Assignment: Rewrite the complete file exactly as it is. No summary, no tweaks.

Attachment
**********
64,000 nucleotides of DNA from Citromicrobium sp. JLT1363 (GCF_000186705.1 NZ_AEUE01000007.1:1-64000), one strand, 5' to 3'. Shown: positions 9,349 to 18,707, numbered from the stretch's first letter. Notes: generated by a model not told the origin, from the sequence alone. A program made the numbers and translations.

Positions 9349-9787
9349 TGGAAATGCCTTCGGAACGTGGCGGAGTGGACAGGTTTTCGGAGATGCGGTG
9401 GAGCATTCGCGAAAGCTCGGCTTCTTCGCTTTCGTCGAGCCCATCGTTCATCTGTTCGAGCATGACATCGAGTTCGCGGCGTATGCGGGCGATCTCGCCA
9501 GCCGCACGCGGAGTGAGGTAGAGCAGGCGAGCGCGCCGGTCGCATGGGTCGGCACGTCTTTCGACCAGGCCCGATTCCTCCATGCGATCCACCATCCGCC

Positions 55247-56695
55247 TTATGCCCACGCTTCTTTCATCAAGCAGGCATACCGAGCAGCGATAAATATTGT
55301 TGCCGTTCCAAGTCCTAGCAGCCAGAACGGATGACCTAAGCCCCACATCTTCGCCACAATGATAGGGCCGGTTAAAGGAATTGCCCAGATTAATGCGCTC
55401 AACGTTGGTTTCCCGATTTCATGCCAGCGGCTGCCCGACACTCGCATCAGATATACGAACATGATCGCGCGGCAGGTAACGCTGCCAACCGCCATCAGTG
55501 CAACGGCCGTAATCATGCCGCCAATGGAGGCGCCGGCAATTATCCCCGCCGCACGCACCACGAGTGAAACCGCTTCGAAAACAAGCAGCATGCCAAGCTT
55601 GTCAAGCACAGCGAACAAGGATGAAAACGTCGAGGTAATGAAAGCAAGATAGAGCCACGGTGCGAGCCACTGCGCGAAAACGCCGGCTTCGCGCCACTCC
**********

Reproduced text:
64,000 nucleotides of DNA from Citromicrobium sp. JLT1363 (GCF_000186705.1 NZ_AEUE01000007.1:1-64000), one strand, 5' to 3'. Shown: positions 9,349 to 18,707, numbered from the stretch's first letter. Notes: generated by a model not told the origin, from the sequence alone. A program made the numbers and translations.

Positions 9349-9787
9349 TGGAAATGCCTTCGGAACGTGGCGGAGTGGACAGGTTTTCGGAGATGCGGTG
9401 GAGCATTCGCGAAAGCTCGGCTTCTTCGCTTTCGTCGAGCCCATCGTTCATCTGTTCGAGCATGACATCGAGTTCGCGGCGTATGCGGGCGATCTCGCCA
9501 GCCGCACGCGGAGTGAGGTAGAGCAGGCGAGCGCGCCGGTCGCATGGGTCGGCACGTCTTTCGACCAGGCCCGATTCCTCCATGCGATCCACCATCCGCC

Positions 55247-56695
55247 TTATGCCCACGCTTCTTTCATCAAGCAGGCATACCGAGCAGCGATAAATATTGT
55301 TGCCGTTCCAAGTCCTAGCAGCCAGAACGGATGACCTAAGCCCCACATCTTCGCCACAATGATAGGGCCGGTTAAAGGAATTGCCCAGATTAATGCGCTC
55401 AACGTTGGTTTCCCGATTTCATGCCAGCGGCTGCCCGACACTCGCATCAGATATACGAACATGATCGCGCGGCAGGTAACGCTGCCAACCGCCATCAGTG
55501 CAACGGCCGTAATCATGCCGCCAATGGAGGCGCCGGCAATTATCCCCGCCGCACGCACCACGAGTGAAACCGCTTCGAAAACAAGCAGCATGCCAAGCTT
55601 GTCAAGCACAGCGAACAAGGATGAAAACGTCGAGGTAATGAAAGCAAGATAGAGCCACGGTGCGAGCCACTGCGCGAAAACGCCGGCTTCGCGCCACTCC